It seems that games created from Blockbuster films aren’t quite as commonplace as they once were. They were often released at the same time as the film itself, giving the developers limited time to plan storylines and graphics in the depth that they would ideally like. Here at Game Ogre we try to be sympathetic, but in some of these cases, the results were simply laughable. These film-based games attempted to fool film fans into buying their randomly cobbled together game ‘experience’ – and they failed. Miserably.
Total Recall (1990)
Pre-Millenium games should be given a little leeway with regards to graphics, but the guys who made Total Recall for the NES might have done better. Their efforts left a lot to the imagination, with one random man in a green shirt meant to be Arnold Schwarzenegger and a bunch of clownish acrobats, his terrifying opposition.
With perhaps a different title, this might not have been consigned to our wilderness of unwanted games. However, the fact it was trying to faintly resemble Paul Verhoeven’s science-fiction film from the same year meant this one fell well short of the standards it set itself. Do better next time, guys – otherwise I’ll erase your butt.
Harry Potter and the Deathly Hallows – Parts I and II
The poor graphics in this game meant we couldn’t see the magical effects that should have been unique to the game. In Part II the main character has to fight the same Death Eater for hours with scenes getting increasingly tedious and repetitive. In most cases, part of the thrill of gaming is winning one battle in order to see what the next storyline is.
Considering that this game was based on one of the most revered books of all time, the absence of a mildly captivating narrative is simply baffling. Those who created the game should have put a lot more care into reading the book, picking out the most exciting bits and constructing a game that does it justice. The developers solemnly swore that they were up to no good.
007 Legends (2012)
Much like Total Recall, 007 Legends was guilty of trying to do too much. The game attempted to bind all the James Bond films, creating a long, extensive storyline that allowed gamers to re-discover their nostalgic love of all things 007. Instead, the challenges were surprisingly same, with the task of shooting your way past infinite guards a recurring theme. The multiplayer system was buggy at best in a game that promised the earth – but it turned out the world was not enough.
Jurassic Park: the game (2011)
Off the back of its box office success, the Jurassic Park franchise has enjoyed relative commercial success down the years, with theme park rides, Monopoly games and even slot games produced in homage to Spielberg’s pre-historic creatures. But on the video game side of things, this Telltale games release back in 2011 was somewhat wide of the mark.
This game has an unclear storyline and bland characters, who get lost in a park that does not resemble the more thrilling scenes we saw in the film. The interactive side of the game was limited with a shortage of challenging puzzles and a lack of context for conversation options, giving the gamer little control over how the game plays out.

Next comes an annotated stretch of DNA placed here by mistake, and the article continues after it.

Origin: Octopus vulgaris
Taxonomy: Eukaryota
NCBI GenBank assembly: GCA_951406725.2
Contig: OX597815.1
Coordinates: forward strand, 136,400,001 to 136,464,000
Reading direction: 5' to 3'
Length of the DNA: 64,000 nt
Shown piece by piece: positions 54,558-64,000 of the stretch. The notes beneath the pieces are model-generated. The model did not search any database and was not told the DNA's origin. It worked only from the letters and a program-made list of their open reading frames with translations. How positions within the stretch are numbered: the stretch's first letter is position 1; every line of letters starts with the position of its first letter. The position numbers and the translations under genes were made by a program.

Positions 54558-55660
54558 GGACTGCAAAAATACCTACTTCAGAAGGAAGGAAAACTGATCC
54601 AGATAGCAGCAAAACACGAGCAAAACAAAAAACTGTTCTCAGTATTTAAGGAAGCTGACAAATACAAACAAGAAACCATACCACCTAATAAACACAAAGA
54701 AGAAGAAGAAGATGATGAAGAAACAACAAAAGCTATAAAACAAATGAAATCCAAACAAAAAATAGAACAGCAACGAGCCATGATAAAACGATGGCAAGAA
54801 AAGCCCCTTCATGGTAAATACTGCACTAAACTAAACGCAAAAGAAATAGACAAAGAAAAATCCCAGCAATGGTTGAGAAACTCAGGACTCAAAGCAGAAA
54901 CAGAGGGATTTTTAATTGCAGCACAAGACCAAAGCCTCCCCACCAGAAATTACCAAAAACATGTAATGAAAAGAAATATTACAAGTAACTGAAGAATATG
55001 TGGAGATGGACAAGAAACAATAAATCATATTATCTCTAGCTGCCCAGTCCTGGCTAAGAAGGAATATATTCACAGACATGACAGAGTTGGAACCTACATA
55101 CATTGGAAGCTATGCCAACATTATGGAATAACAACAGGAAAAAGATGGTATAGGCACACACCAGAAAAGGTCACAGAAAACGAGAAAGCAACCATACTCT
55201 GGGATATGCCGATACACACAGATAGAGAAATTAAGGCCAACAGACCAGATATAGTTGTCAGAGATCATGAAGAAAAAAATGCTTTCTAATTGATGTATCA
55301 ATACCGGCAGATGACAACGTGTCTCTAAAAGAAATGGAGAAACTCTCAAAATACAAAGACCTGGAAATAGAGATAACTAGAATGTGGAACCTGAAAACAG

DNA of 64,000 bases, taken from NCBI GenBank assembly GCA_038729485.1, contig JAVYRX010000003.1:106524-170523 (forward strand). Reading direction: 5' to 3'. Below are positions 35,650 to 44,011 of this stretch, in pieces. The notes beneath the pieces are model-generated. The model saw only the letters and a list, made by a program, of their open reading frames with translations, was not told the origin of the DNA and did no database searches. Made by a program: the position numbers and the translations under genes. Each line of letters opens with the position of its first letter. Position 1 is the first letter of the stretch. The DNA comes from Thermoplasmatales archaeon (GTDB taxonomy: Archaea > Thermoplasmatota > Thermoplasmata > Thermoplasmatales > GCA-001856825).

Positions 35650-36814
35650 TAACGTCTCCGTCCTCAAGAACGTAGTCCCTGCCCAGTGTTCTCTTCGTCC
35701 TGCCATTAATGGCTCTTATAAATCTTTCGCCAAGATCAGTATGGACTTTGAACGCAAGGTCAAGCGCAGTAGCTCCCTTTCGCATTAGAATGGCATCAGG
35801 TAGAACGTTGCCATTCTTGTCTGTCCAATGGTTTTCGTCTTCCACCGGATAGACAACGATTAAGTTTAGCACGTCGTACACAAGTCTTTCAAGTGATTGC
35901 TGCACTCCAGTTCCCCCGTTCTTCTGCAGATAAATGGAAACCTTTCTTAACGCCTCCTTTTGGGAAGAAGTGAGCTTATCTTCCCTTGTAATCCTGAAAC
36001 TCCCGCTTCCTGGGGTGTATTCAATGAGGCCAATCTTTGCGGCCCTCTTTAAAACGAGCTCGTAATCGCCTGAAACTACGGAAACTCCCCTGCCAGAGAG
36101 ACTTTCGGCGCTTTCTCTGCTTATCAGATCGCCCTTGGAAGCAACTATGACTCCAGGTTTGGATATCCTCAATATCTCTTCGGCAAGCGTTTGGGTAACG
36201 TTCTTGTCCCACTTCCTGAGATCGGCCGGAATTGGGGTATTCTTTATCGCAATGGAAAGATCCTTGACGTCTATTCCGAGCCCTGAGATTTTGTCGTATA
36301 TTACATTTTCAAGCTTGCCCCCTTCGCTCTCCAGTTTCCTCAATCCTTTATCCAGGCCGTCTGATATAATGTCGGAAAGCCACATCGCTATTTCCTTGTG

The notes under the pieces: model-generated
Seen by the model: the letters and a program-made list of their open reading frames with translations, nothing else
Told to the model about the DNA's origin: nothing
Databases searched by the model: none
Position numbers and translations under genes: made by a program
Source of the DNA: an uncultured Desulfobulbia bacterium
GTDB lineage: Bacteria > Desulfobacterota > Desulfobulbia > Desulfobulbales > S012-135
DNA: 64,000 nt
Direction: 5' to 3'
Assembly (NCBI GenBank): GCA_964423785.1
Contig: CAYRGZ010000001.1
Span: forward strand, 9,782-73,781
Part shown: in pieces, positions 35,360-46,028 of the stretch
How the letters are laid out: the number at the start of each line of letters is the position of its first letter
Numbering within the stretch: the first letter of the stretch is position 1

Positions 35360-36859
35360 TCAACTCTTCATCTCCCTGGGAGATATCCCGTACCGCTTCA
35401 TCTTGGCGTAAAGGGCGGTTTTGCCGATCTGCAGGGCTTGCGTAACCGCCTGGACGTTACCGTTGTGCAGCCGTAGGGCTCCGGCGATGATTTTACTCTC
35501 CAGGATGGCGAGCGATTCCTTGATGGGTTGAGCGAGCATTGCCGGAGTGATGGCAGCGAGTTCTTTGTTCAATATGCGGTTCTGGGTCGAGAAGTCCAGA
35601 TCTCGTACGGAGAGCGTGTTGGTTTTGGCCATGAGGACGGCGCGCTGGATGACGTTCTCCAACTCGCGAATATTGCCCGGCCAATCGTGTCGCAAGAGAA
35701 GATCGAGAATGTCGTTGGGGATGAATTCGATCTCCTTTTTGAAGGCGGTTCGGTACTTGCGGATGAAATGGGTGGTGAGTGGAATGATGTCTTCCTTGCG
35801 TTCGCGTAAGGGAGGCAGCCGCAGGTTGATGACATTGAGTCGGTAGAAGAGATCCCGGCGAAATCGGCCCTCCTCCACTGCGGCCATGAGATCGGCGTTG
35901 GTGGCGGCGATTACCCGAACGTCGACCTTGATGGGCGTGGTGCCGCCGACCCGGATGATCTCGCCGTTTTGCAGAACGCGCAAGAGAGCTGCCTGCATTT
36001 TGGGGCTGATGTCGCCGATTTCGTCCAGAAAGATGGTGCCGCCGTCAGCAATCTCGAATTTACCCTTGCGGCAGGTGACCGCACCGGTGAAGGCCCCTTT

It asks nothing of the player but very basic motor functions, rendering the game little more than a poor man’s film. Stay away from the game, instead head over to Orlando to try the official ride or better yet, have a game of Jurrassic Monopoly from the comfort of your or spin the official Jurrassic Park game.
The Wizard of Oz (1993)
Think of Victor Fleming’s 1939 film and the words musical, fantasy and comedy will most likely spring to mind. It clearly didn’t however, for whoever developed this 1993 game. The makers armed Dorothy with a laser-blasting magic wand and the power to kick her enemies to death. Clearly our Judy Garland-played protagonist has some anger management issues. If she wanted to jump up and down in frustration, she struggled to do even that, with erratic jumping controls typical of the era. Fair to say then, that this is not the game that will be missed most of all.
Top Gun (1987)
Most of the time, landing a plane is not the hardest part of a game. In this Top Gun game, failure in the overly challenging task of controlling the angle and speed of the plane when landing means you shoot over the side and into the ocean, undoing all your good work. Any progress made will be done in silence, with no background soundtrack. This was rectified in a later version, which made the difficulty of landing a little fairer on the beleaguered gamer.
Most Shrek Games
The main problem with the Shrek games is the lack of both quality and originality. The storyline is based entirely on the movie series, meaning there is no room for unknowns in terms of narratives. The games themselves are nothing special, the racing ones looking very similar to Mario Kart, only without the quality of graphics. Essentially, if you want the best possible story of Shrek: just watch the Mike Myers-narrated film. If you want the most enjoyable game, just play a more enjoyable game.
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